4. Bhaktapur is a 40 minute drive away from Kathmandu, and it was important to me to get out there as soon as possible because I love Bhaktapur, who doesn’t? I wrote a 2,500 word article on Bhaktapur on this blog, and it’s my most “recommended” story yet. This one set the bar very high for my articles. I’m not gonna lie, it was frustrating to not be able to write kick ass articles like this at will.

Photos: 1) There used to be a temple on top of those steps. My family and I have been visited it since I was a little kiddo. 2) I caught up with the Israel Army Search and Rescue squad in the narrow residential streets in Bhaktapur. The scale of devatation here was unimaginable. 3) Tent city in Bhaktapur. // If you want more details, take a look at my Bhaktapur story.

Bhaktapur — The Town That Everyone Loves.

5. Remember Todd Pitman, the AP reporter I met at Swayambhu a few days earlier? He asked me to be his translator on a day trip to Chautara in Sindupalchowk District. It was my first time out of Kathmandu since the earthquake. Looking back at it, this was a significant day in my journey as an accidental journalist because I learned a LOT from Todd. I watched him interview, take notes, ask questions, jot down quotes, and I asked him more than a handful of questions whenever I didn’t understand something. We had a successful day in Chautara and a couple villages along the way. But when we were driving back to Kathmandu… we narrowed missed this landslide by about 30 seconds. There was just one car between us and the landslide. The Dutch search and rescue team, along with the Nepal Army/Police cleared the way within 90 minutes.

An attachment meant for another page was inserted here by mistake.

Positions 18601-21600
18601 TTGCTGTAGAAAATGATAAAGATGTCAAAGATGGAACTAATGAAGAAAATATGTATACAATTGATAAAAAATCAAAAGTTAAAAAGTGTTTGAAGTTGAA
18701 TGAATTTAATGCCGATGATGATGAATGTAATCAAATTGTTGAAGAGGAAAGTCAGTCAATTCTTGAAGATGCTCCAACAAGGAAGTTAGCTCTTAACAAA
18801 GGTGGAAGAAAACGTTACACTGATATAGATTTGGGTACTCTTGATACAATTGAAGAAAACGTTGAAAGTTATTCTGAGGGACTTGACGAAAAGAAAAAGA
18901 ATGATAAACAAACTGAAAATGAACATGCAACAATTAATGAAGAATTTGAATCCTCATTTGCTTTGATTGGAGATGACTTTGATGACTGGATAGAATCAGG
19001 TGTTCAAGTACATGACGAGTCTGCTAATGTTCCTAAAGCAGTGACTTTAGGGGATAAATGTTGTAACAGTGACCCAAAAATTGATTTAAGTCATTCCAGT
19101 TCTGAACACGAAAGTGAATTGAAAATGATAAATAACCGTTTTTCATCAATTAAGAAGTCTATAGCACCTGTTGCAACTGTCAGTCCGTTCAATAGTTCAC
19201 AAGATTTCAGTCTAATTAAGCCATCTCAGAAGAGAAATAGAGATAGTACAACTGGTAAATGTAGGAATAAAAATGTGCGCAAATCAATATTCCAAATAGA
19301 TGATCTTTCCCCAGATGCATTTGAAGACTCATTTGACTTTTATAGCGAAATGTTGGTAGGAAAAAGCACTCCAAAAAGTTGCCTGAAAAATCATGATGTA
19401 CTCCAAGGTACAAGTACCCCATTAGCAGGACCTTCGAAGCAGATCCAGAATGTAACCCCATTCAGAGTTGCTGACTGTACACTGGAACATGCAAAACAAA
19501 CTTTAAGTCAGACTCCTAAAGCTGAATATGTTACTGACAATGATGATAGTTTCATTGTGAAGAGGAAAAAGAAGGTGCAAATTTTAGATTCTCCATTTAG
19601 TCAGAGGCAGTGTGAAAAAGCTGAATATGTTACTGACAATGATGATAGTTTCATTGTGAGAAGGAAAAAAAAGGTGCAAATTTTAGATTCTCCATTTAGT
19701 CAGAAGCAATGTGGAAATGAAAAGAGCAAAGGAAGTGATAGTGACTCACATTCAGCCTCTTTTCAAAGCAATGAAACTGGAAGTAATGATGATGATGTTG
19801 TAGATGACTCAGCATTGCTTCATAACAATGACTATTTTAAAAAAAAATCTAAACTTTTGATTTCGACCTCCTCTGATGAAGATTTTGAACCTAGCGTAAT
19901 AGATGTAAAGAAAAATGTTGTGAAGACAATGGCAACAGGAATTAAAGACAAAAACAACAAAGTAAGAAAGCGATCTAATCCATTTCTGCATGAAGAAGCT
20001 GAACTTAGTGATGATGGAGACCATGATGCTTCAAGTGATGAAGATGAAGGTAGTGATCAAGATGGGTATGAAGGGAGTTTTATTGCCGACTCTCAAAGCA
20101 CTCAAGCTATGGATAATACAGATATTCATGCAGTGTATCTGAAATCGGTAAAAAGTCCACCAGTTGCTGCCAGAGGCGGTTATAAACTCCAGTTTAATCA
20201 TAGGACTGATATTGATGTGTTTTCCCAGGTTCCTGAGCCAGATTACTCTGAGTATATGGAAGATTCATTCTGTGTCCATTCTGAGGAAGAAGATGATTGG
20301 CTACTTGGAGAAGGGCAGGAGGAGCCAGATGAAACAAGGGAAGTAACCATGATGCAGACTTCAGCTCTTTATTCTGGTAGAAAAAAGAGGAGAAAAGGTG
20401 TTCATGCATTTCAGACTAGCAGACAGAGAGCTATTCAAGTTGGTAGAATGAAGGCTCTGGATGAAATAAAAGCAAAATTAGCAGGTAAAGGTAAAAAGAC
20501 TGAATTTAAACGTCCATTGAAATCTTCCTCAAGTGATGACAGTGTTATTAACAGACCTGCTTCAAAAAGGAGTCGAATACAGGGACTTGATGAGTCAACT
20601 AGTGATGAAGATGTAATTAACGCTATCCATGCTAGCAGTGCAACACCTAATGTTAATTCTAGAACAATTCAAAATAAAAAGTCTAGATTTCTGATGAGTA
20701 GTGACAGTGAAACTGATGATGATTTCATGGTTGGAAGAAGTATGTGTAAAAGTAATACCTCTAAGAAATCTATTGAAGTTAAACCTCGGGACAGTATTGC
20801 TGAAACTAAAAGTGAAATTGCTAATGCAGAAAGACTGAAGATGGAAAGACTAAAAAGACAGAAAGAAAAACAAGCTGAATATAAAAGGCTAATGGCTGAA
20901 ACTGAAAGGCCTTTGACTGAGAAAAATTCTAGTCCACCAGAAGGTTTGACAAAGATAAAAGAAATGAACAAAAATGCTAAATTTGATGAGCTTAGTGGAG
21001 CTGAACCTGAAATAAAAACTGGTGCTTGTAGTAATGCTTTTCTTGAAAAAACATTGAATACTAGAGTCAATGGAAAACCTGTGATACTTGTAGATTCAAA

6. Patan Durbar Square — Centuries old monuments turned to dust.

7. Hello JRM Foundation — I randomly met Dr. Fahim Rahim in Nagarkot, and that was the most significant day for me. I interviewed Dr. Rahim for an hour and I couldn’t believe what he was sharing with me. How does noone know about this yet? After the interview, I asked “Can I come along?” He said, “Yes!” Within an hour, we were at the helipad of Dhulikhel Hospital and I hopped onto the second helicopter trip with approximately 400 kgs of food supplies towards Sindupalchowk District. This was the beginning of my work with JRM… At this point I had faked being a journalist for almost 2 weeks, but on this day, it just got real.

8. I’m exhausted after a very long day, but oh so happy to see the Ospreys and chat with the Marines for a bit.

9. 7.3 magnitude aftershock struck Nepal on May 12 — You can read my full experience here, but in this photo, I’m standing outside the gate of our house to connect to the WiFi to get details of the earthquake, and send out messages on Whatsapp and Viber to friends/family with an update that we’re all good.

10. A couple days after the huge aftershock, we found out that a nearby apartment building has significant structural damage and everyone has moving out. So I walked in to see what it looked like. It was really bad. There was no electricity so I couldn’t get a good shot of the staircase, but most of the building was cracked up real good. I’m pretty sure they need to demolish this building. This wasn’t my smartest decision in Nepal to walk in here, but hey —

11. Embedded journalist with the Indian Air Force? What!?? After several weeks of failed attempts and quite a few phone calls, I managed to jump through the hoops and got the opportunity to fly with the Indian Air Force, or as I like to say, Desi Top Gun. I could share photos, but this video gives you a glimpse into my day! ;)